It has been 67 days since March 13th when the state of emergency was declared in the US and in Vermont. We have all been through a lot of dramatic changes during that time. In my old offices at the Chamber and at BDCC I had the following sentence written on the white board: “Change is stressful.” That was to remind me that; whether we were seeing changes for the better, or enduring difficult or unexpected situations, or trying to do something really hard – it was normal to be stressed and important to recognize where the stress was coming from: fear of the unknown, not knowing if we would get it right, the possibility of letting others down.
These are stressful times. Some of us have lost loved ones during this time, some been laid off without pay for eight weeks waiting for unemployment, some have had to shutter their investments and lay off employees and some of us are trying to figure out when we can safely visit our children or parents. Let’s remember to take care of ourselves and each other, and encourage and support those we encounter in person or online. Thank you to everyone working essential jobs and all I see out there volunteering, going out of your way to cheer others, patiently trying to work through federal and state and local bureaucracy.
As more and more businesses reopen, a debate about wearing masks into retail establishments has continued to emerge. All workers are required to wear a mask – that is to protect you. The Governor has not yet required masks to be work in public by everyone else, but towns are able to decide this on their own and a number have. It is possible the legislature could also pass legislation requiring masks.
Be Smart, Stay Safe
Health Commissioner Mark Levine, MD, said at a press conference on Monday that although the data continues to show Vermont is doing well in its efforts to slow the spread of COVID-19, we cannot let our guard down.
As Vermont slowly reopens, physical distancing from others, wearing face coverings and handwashing continue to be essential. As a cautionary tale, Dr. Levine said that over the weekend, Clinton County, NY registered nine new cases and 27 close contacts — as a result of parties in Plattsburgh.
“Not following guidelines can fuel the virus’ spread in a single instance,” Dr. Levine said, noting that COVID-19 has by no means disappeared. Vermont’s positive trending data “doesn’t give us a pass” when it comes to making these behaviors part of our daily lives.
Secretary of Natural Resources Julie Moore gave some updates on Vermont Parks and Recreation facilities, which can be found here.
Tomorrow Governor Phil Scott has said he will be announcing an economic relief package. I will be hosting an online coffee/tea hour at 5:30 to talk specifically about that economic relief package and about what is happening related to broadband. You are welcome to join the discussion.
Meeting ID: 734 376 857 Password: 003089 or by calling mobile
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Coffee with Laura call at 7 am Monday | 5:30 pm on Wednesday.
You can join that call here:
CROSS STATE TRAVEL
Commuter (day trip) traffic to and from Vermont by those who travel daily between Vermont and adjacent states is authorized for essential travel (e.g. essential work, healthcare, groceries) and currently authorized daily work, family visitation, or recreation. Travel to and from Vermont from outside the daily commuting area AND by those who do not travel to and from adjacent states daily is currently restricted and subject to mandatory quarantine upon arrival in Vermont.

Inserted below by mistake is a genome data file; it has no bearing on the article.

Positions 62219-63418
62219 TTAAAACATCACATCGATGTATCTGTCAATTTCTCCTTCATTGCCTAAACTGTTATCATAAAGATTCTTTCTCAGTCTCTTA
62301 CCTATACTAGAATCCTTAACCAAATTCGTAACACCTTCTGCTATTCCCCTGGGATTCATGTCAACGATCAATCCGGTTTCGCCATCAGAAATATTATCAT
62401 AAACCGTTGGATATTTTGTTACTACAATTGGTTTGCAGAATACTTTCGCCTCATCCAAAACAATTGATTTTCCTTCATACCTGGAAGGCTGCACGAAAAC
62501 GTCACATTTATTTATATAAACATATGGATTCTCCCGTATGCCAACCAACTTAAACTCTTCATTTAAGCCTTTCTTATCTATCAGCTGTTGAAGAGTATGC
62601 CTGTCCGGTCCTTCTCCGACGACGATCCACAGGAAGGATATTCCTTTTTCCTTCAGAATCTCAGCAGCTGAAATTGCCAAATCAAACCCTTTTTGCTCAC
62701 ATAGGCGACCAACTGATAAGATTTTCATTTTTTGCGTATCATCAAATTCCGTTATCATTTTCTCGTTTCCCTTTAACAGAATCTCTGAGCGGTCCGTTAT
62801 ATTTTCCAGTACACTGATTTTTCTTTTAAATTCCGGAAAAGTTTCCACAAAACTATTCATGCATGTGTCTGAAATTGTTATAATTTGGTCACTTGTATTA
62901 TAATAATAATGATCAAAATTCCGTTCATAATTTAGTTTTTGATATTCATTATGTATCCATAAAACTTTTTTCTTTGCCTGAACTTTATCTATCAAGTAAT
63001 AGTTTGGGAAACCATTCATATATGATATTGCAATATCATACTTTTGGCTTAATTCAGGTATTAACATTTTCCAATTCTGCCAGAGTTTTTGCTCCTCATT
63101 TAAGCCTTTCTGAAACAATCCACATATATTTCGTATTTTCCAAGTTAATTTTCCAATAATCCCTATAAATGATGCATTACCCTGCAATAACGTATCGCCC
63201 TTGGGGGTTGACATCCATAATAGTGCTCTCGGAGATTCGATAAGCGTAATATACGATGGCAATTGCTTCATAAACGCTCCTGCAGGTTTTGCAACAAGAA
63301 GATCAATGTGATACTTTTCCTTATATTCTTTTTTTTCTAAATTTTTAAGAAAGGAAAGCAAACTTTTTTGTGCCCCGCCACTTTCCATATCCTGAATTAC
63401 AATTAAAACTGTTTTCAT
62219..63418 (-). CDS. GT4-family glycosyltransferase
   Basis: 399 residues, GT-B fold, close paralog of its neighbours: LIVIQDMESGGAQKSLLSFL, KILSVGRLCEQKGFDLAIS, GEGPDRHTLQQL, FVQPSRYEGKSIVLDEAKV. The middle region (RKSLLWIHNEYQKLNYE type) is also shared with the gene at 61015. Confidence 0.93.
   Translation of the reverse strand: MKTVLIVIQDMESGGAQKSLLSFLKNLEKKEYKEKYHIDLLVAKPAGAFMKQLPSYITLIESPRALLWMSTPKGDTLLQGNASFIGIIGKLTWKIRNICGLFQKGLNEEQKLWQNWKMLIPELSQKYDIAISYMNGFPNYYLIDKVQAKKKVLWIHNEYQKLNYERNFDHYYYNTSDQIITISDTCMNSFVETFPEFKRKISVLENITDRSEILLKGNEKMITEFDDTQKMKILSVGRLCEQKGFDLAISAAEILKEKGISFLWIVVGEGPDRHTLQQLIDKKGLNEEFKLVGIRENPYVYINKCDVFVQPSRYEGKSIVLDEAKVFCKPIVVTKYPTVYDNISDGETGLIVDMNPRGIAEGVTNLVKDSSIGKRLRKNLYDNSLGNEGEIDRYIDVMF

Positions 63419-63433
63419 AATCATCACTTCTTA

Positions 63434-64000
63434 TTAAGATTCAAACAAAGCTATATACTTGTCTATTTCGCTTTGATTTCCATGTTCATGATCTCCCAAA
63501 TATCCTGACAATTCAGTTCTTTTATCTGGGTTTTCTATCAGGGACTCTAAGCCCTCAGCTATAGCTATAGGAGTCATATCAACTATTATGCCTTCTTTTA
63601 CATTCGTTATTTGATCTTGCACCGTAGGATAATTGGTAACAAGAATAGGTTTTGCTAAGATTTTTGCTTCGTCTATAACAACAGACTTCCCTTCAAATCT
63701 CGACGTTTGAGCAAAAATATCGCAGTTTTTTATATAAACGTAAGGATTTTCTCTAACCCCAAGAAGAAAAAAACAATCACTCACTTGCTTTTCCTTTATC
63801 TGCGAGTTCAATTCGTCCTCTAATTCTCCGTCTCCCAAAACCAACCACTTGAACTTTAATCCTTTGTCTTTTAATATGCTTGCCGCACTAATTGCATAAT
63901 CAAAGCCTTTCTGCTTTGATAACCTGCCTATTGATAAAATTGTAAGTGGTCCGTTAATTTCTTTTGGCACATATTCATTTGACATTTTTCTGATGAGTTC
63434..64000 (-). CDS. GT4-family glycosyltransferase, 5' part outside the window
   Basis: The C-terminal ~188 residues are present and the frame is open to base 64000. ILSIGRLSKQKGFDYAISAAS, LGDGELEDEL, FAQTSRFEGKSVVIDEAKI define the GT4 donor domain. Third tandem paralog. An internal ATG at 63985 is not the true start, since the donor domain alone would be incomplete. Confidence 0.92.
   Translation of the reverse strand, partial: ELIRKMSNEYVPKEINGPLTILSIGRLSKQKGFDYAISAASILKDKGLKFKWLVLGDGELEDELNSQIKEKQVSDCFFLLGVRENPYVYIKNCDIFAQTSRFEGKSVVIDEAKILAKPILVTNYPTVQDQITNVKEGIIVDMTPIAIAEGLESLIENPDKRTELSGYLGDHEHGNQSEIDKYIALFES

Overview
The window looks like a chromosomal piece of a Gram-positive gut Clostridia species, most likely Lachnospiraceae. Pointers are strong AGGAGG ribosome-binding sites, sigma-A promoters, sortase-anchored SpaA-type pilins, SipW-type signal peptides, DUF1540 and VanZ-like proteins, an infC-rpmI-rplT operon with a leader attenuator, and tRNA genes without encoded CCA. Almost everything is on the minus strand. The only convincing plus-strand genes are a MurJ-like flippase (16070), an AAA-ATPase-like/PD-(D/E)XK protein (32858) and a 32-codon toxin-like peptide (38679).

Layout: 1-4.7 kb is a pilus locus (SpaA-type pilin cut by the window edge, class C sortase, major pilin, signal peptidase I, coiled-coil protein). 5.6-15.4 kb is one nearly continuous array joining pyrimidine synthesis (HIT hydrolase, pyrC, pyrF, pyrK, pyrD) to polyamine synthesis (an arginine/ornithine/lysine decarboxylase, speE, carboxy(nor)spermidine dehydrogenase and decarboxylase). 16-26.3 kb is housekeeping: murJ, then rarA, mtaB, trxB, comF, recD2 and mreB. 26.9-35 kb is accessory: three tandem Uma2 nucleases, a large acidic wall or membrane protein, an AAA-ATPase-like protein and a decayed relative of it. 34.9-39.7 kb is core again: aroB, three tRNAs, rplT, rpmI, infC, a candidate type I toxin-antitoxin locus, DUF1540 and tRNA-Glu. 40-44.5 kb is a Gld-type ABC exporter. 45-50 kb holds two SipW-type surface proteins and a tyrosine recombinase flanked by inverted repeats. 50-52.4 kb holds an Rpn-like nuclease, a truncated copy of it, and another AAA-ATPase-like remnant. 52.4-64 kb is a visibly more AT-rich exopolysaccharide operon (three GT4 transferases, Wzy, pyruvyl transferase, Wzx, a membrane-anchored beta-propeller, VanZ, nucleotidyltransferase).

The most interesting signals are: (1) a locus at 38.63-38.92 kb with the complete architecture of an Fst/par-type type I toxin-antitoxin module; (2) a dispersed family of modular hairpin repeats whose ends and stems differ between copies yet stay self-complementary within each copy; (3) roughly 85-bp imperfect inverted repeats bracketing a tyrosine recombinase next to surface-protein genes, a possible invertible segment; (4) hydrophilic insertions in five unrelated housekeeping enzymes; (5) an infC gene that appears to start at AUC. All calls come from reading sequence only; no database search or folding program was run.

Those participating in essential work or currently authorized work that requires an overnight stay may utilize the state’s lodging, camping and short-term rental properties if the individual self-certifies upon arrival that they are authorized to work in Vermont, have not been in contact with someone with COVID-19 in the past 24 hours, and have not experienced COVID-19-like symptoms in the past 24 hours including a fever above 100.4 F, chills, muscle pain, sore throat, headache or new loss of taste or smell.
Leisure travel to Vermont – either for the day or overnight – remains prohibited unless the traveler self-quarantines for 14 days upon arrival.
For more information about how to quarantine, visit the Vermont Department of Health’s quarantine chart.
ACTS OF KINDNESS
Vermonters are known for our commitment to community, our willingness to serve, and for going the extra mile to help those in need. As our state confronts this once-in-a-century challenge, sometimes it’s the little things – those simple, random, everyday acts of kindness and goodwill – that can make all the difference.
Moving forward, to call more attention to good deeds happening throughout Vermont, and the good people making them happen, I will be recognizing acts of kindness, selfless service and goodwill happening throughout our state.
I’m asking you to help me by sending in nominations so we can recognize these Vermonters for their actions and efforts. Remember, no act of kindness or service is too small.
Thank you for submitting nominations, and thank you for helping make Vermont strong.
We will get through these challenging times, because we’re united as Vermonters.
Philip B. Scott
Following remarks, the Governor and administration officials will be available for questions from members of the media.
Monday May 17th at 11:00 a.m.
GENERAL PUBLIC VIEWING:Most Vermont TV and radio stations live broadcast the briefings. The Governor’s media briefing will be available to stream through ORCA Media’s youtube channel, linked here: https://www.youtube.com/playlist?list=PL-xsDpLCa0iRMj4dQrqum7uoXaQmqeGvT
Please do not hesitate to contact me with questions, or if you need assistance navigating government services at (802) 384-0233 or firstname.lastname@example.org
Rep. Laura Sibilia
Dover, Readsboro, Searsburg, Somerset, Stamford, Wardsboro, Whitingham